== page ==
(Foraging apples by the motorway. Original photo from letschangefood)
Do secret gardens hold the key to food security?
It seems we have the potential to grow food almost anywhere, but the reality of improving food security is complex. Data may not be reliable, and the benefits of urban agriculture are not uniform across the Global North and South, and with the different systems used. Food security also requires moving beyond food production to address deeper issues such as poverty, racism, gender inequity, and economic disparities.
Urban agriculture has many benefits; livelihood contributions, community cohesion, empowerment, and ecosystem services. Accessibility of local fruit and vegetables can improve the health of populations through diet diversity. The food is fresher, usually organic, and high in nutrition, because it does not travel far from farm to fork. This connects the consumer to the production of food, improving transparency of the food supply chain. Community food growing initiatives have also shown improvements in the health of vulnerable groups, and reducing obesity.
However, urban agriculture is not suitable for staple crops such as wheat; indoor farms use a lot of energy; the cost of land can be prohibitive; and pollution causes health risks. Technological advances may improve food security in cities but currently, commercialising it is in the hands of a few inventive companies who are grappling with expensive outlays. This does not address the direct needs of the urban poor. Any scaling up of urban agriculture, or foraging, needs to be approached sensitively, as mistakes have been made with the current industrialised, neoliberal food system.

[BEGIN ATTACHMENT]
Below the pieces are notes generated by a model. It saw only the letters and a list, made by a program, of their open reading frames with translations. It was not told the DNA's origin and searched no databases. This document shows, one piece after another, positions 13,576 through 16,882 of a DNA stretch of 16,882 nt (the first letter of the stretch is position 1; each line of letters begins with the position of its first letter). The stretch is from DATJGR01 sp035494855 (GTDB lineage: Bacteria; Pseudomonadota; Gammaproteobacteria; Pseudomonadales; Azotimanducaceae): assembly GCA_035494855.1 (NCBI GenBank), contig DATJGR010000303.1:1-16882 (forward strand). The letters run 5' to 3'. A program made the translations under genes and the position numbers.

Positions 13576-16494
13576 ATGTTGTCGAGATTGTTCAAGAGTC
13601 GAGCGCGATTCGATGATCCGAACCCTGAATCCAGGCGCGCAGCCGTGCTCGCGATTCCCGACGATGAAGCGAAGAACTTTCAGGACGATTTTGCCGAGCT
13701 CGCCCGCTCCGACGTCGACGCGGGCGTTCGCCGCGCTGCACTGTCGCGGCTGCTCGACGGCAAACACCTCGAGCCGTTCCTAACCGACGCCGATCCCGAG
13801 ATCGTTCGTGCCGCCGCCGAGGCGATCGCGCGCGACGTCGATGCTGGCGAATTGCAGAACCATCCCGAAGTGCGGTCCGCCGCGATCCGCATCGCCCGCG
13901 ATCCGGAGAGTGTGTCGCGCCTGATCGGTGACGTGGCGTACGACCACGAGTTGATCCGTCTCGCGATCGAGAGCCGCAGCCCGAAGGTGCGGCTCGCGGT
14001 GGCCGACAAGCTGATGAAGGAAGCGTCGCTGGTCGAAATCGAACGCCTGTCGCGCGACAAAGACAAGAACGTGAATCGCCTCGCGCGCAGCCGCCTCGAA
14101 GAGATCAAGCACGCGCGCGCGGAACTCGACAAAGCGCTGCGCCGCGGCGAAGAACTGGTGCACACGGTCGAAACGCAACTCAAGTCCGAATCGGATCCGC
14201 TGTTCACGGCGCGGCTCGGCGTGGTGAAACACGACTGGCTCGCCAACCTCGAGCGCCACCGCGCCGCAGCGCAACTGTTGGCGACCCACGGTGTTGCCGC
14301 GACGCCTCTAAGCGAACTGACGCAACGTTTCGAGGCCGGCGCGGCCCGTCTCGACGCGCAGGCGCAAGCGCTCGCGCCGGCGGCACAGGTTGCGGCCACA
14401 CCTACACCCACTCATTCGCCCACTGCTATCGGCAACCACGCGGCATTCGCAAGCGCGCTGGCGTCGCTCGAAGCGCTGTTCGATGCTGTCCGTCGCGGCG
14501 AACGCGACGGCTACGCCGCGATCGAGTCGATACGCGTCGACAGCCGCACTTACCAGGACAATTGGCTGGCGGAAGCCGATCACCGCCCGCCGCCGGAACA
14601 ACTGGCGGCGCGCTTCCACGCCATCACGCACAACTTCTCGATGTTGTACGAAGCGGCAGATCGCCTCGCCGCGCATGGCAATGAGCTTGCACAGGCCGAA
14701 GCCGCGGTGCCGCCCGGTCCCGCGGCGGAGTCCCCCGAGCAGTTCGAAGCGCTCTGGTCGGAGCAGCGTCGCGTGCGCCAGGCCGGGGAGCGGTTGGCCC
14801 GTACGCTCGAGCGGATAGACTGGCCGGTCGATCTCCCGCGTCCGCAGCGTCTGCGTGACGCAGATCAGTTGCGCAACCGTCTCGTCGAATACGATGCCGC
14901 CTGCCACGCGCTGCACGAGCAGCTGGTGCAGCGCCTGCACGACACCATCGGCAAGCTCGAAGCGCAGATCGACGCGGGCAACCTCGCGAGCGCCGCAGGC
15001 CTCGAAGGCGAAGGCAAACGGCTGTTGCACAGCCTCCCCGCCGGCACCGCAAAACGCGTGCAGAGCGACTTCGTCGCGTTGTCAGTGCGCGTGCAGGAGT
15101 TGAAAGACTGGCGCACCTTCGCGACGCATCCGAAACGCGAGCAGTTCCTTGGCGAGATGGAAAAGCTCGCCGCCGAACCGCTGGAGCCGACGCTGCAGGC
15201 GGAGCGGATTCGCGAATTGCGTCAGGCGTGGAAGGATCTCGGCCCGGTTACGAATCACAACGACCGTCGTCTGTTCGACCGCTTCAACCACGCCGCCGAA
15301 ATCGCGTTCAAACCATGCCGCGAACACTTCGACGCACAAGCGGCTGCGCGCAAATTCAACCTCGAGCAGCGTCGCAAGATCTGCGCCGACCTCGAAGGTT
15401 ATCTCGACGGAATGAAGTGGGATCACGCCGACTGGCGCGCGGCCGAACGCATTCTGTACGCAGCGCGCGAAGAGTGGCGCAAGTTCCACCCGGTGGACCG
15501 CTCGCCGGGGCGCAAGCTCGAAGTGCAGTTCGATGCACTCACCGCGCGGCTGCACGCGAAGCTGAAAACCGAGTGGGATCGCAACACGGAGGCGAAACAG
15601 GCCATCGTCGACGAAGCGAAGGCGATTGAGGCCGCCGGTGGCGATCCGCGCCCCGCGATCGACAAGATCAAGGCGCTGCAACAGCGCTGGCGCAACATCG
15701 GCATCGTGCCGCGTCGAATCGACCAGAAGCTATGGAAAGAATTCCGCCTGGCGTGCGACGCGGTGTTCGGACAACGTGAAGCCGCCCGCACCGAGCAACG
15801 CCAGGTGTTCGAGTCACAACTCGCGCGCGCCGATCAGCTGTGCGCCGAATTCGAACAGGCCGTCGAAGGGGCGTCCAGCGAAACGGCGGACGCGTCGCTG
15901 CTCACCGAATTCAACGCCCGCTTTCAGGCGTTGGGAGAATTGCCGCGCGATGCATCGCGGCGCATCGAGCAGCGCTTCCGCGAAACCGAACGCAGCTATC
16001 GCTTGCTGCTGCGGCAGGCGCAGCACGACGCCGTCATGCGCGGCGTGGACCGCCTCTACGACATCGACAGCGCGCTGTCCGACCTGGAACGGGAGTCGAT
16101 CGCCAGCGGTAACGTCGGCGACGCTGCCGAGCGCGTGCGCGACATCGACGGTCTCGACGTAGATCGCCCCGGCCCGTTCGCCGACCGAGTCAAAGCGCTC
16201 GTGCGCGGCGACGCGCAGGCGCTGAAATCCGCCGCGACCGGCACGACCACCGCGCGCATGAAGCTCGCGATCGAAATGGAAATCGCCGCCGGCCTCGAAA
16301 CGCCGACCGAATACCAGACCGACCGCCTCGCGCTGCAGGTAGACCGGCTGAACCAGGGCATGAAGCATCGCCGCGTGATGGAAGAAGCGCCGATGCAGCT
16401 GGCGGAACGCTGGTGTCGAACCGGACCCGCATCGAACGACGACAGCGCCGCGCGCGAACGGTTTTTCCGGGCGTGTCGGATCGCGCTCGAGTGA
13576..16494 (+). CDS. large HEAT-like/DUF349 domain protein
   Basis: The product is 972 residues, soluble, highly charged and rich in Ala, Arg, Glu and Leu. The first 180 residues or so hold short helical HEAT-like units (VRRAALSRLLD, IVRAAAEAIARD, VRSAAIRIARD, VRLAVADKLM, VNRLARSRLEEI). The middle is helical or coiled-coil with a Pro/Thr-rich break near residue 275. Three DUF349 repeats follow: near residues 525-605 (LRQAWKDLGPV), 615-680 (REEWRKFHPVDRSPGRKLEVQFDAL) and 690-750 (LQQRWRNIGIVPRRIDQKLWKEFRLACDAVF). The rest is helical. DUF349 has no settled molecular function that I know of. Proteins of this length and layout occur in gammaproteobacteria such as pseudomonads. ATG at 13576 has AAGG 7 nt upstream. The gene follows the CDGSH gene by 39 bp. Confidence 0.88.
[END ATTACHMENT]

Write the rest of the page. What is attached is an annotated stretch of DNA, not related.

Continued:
Urban agriculture cannot solve all the problems of food insecurity but I believe there are ways to significantly enhance the role it plays. Urban agriculture should be planned into new city developments and integrated into urban policies (recently recognised in the Habitat III New Urban Agenda). Any design should include local context as different areas of the same city may need different approaches. There should be increased investment in the developing world, building on successes such as Hydroponics Kenya.
We can take some power back from the big food companies by asking where our food comes from. We can support community growing initiatives, grow our own food, engage children, and share with our neighbours or people less fortunate, so nothing goes to waste. There is something special about sharing food; it creates a community as we all need to eat, and any help or enjoyment improves our experience of food.
It is important to make food production accessible to everyone, and overall appreciate it, because farming is hard work both physically and mentally. Secret gardens are innovative, exciting and can play a role in food security. So, next time you are out and about, be curious, and look around you to see if you can spot any hidden food.